A neat idea from JW Walls: custom wallpaper printing

The Eclipse, by Victor Pasmore, from the Tate Image collection

Having spent years recording the work of fashion retail visual merchandisers (the UK has the BEST VM creatives, no question) I have often thought there was potential to take some of the creative skills over to the home. I don’t mean building the set of Selfridges window in your front lounge, but the method of transforming from one ‘look’ to another-which VMers do every couple of weeks- has definite appeal for interior design.

So when I heard that the Harlequin Display group -suppliers of window props and graphics to retailers such as Ralph Lauren, Puma and Hackett had launched a new custom wall covering division, JW Walls, that utalized its knowledge of printing giant size images to the highest standard for us ordinary folk with wallpaper needs, it seemed a natural move. Simply put, it’ll use any image from your own photo collection and turn it into a ‘printed-to-fit’ wall covering for any wall in your house. Cleverly the company has also tied up with Tate Images to access some of its loveliest paintings to use, as well as with Jelly, a collective of some of the best contemporary illustrators, including Jo Bird, Caroline Tomlinson and David M Busian.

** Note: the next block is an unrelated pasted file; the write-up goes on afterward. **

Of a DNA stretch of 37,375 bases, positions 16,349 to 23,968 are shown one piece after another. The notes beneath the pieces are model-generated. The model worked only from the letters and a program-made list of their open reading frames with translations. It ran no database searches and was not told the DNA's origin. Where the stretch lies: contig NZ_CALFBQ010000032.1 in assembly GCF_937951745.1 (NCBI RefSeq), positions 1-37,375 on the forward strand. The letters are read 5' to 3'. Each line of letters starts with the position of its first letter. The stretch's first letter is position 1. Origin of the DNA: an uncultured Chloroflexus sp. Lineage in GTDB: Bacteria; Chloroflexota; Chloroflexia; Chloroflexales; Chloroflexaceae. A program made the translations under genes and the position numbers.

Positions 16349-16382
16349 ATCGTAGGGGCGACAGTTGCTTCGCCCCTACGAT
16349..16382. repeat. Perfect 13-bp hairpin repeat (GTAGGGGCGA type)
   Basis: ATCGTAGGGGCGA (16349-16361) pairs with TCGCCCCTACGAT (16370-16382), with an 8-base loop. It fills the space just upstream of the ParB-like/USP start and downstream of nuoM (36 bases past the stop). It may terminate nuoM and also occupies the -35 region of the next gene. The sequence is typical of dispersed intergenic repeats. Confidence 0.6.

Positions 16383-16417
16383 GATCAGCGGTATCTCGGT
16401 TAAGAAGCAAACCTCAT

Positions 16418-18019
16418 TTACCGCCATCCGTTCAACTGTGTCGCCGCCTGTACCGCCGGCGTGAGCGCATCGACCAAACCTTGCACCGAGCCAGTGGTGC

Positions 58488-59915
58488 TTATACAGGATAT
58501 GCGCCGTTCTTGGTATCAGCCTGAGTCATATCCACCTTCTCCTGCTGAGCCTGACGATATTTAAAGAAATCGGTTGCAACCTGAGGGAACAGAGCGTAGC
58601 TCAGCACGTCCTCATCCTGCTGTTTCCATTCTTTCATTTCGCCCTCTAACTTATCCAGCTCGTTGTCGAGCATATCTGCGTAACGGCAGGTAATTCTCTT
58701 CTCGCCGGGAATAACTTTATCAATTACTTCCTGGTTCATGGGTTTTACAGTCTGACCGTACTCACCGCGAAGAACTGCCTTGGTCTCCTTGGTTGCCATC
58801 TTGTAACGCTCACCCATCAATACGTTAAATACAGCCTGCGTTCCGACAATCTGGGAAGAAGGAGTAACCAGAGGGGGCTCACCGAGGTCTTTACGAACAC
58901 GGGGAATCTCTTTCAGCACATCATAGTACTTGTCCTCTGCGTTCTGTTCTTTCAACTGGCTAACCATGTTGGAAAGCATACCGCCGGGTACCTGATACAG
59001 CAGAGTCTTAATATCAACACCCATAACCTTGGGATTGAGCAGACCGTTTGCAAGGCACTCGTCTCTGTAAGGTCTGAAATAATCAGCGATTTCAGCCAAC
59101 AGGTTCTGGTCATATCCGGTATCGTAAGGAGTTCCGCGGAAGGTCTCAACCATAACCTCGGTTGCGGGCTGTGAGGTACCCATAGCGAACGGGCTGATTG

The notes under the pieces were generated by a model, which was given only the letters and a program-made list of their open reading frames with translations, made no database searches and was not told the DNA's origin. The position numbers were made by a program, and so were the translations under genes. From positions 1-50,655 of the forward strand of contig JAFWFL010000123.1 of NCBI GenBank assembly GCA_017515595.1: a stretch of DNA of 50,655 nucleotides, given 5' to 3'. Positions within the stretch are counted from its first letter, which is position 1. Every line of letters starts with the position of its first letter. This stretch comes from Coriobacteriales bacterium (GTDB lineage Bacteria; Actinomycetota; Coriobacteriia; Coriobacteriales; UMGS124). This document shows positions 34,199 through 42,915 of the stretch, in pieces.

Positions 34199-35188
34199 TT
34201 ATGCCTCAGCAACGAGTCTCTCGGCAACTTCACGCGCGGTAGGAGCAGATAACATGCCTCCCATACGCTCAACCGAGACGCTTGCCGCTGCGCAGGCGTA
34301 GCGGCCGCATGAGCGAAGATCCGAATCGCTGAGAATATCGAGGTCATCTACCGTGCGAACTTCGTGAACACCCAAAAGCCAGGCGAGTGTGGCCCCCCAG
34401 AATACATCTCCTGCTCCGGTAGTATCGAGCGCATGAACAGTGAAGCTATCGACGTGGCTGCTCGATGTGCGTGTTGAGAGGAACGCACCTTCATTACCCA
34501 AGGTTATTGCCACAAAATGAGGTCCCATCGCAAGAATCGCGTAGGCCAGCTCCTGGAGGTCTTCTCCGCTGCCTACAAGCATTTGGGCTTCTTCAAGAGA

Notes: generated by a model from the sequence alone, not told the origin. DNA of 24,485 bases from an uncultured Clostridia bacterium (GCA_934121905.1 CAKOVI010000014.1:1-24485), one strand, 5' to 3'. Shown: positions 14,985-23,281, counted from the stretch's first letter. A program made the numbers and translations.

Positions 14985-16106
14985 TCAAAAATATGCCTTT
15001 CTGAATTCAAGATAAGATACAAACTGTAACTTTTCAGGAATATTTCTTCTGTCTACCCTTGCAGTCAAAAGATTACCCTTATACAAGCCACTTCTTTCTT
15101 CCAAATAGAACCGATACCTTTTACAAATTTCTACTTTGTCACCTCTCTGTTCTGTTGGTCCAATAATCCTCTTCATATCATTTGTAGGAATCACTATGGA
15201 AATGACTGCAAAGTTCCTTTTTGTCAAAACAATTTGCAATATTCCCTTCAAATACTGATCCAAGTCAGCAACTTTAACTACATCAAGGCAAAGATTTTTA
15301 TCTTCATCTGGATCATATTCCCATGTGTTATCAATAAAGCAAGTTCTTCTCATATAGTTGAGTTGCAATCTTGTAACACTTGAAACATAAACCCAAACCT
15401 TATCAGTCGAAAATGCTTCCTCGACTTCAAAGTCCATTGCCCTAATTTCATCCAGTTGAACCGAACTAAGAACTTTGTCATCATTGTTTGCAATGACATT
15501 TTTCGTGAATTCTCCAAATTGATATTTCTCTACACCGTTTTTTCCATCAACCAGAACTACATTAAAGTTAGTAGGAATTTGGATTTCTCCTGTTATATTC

Because the company is used to working with nit-picky retailers who want perfection on a budget, details such as how the wall coverings are sent out (in specially designed, well protected boxes) and the printing quality (Harlequin has won ‘best printer of the year’ a number of times) have all been nailed. Also the wall coverings are really easy to install, you just peel off the backing at stick ’em up and if you make a mistake you can pull it off and start again. VMers have worked through all the conceivable problems already, so the process is pretty idiot proof. It’s a quick service- it takes about five days and it’s reasonably priced, starting at £110.

If this appeals, check out the website here for further info, and scroll through Tate images here and Jelly ones here. Nice, aren’t they?

a bit of Pre Raphaelite romance from The Lady of Shalott, by John William Waterhouse in the Tate Images

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